An alternative conception of gamification is to provide the "players" with storylines to follow and decisions to make. This aligns closely with the simulation approach.

Adaptive learning

Adaptive learning leverages AI to create models of what the employees know and tailor instruction to meet their needs. An understanding of the learner's current knowledge and skill level makes instruction more efficient. This is a natural fit with a micro-learning approach and can potentially fit a simulation-based approach as well. Given the expense of creating custom VR scenarios, adaptive learning may have an advantage over a VR-based approach.

Assessment

The traditional way of assessing employee training programs is through short quizzes at the end of blocked training sessions or by simply verifying that the employees completed the training modules. The recent trend is toward formative assessment – evaluations of employee skill during the learning process, which provides important feedback to the employees about their performance. As the science of learning shows, this kind of feedback is vital for learners to improve over time. Unboxed Technology is one company that emphasizes formative assessment and adaptive learning.

Multi-platform access

Increasingly, corporate training solutions are offered across multiple platforms (e.g., phones, tablets and computers; Apple, Android and Windows products). Again, VR is a little more specialized and won't necessarily work across platforms.

Augmented reality 

Another trend to keep an eye on is employees using mobile phones for augmented reality experiences. Basically, when the phone is in a certain location, the phone's camera will display an overlay with extra information. 

This approach was used in the popular Pokemon Go game and has been used in museum experiences. In some cases, it's similar to a scavenger hunt. An employee might trigger a lesson by being in a relevant location and have to use the information they see on their phone to perform a learning task. You might also use AR in a simulation-based approach as a group of employees collectively integrates information and makes further decisions.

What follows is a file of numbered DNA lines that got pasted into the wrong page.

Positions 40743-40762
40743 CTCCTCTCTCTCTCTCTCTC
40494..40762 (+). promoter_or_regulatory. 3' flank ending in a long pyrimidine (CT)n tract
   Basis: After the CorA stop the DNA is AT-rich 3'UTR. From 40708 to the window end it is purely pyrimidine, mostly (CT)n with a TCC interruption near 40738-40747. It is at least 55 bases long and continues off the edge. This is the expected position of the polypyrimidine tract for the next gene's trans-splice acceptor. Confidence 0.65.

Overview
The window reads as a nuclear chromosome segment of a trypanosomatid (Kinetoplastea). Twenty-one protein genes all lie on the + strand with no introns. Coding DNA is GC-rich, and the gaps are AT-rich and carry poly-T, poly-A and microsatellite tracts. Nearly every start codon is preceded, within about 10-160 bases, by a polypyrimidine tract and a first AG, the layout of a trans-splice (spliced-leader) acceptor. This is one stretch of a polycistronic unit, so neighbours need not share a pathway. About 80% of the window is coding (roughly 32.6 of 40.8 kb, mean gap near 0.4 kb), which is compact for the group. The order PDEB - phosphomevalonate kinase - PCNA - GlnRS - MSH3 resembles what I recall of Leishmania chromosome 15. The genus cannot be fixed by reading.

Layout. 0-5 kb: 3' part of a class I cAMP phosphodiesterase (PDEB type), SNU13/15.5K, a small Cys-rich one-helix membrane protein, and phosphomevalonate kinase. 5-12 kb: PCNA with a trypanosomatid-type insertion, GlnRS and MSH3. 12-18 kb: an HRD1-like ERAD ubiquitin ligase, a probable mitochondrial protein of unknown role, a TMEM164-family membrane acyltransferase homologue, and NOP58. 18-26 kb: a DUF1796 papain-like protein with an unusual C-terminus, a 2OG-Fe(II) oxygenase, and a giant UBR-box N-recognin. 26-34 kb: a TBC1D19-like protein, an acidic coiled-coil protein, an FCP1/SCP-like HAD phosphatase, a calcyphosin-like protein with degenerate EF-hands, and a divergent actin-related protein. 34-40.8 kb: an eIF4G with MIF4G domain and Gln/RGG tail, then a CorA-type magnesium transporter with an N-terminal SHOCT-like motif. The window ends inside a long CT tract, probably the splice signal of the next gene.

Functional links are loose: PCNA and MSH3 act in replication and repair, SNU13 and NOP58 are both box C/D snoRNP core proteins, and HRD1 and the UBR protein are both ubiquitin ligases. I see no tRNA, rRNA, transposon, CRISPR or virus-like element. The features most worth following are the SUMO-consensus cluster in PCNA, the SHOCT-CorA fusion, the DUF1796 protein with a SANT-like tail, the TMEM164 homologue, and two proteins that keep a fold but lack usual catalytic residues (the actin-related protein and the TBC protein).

Did we miss anything? If you're experimenting with new corporate training methods, we'd love to hear about it in the comments.

Image Credit: nd3000 / Getty Images
Ulrich Boser
Ulrich Boser,
business.com Writer
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Boser’s work has been influential, and his research and writing have been featured in a variety of outlets ranging from “The Tonight Show with Jay Leno” to the front page of USA Today. Boser has also served as an adviser to many institutions including the Bill and Melinda Gates Foundation and the Hillary Clinton presidential campaign. Sen. Mark Warner (D-VA) drafted a change to federal law based on Boser’s work. Boser also wrote Learn Better, a book that examines the new science of learning. Released in 2017, the book was featured in Wired, Slate, Vox, Fast Company, and The Atlantic. Amazon called it simply “the best science book of the year.” Before American Progress, Boser worked as a contributing editor for U.S. News and World Report and a researcher for the newspaper Education Week. He has also been an Arthur F. Burns fellow, winner of an Education Writers Award, and featured on CNN, NPR, and “NBC Nightly News.” Boser’s writings have appeared in a variety of publications including The New York Times, The Wall Street Journal, The Atlantic, Wired, Slate, Smithsonian, and many other publications. Boser’s examination of brain training was featured on the front page of the Outlook section of The Washington Post. Earlier in his career, Boser wrote The Leap: The Science of Trust and Why It Matters, which Forbes called “recommended reading” and Talking Points Memo described as “both comprehensive and engaging.” He also the author of The Gardner Heist: The True Story of the World’s Largest Unsolved Art Theft, which became a national best-seller and was optioned for film. Boser’s career has also included stints as a reporter, editor, and English-language instructor. He graduated from Dartmouth College with honors.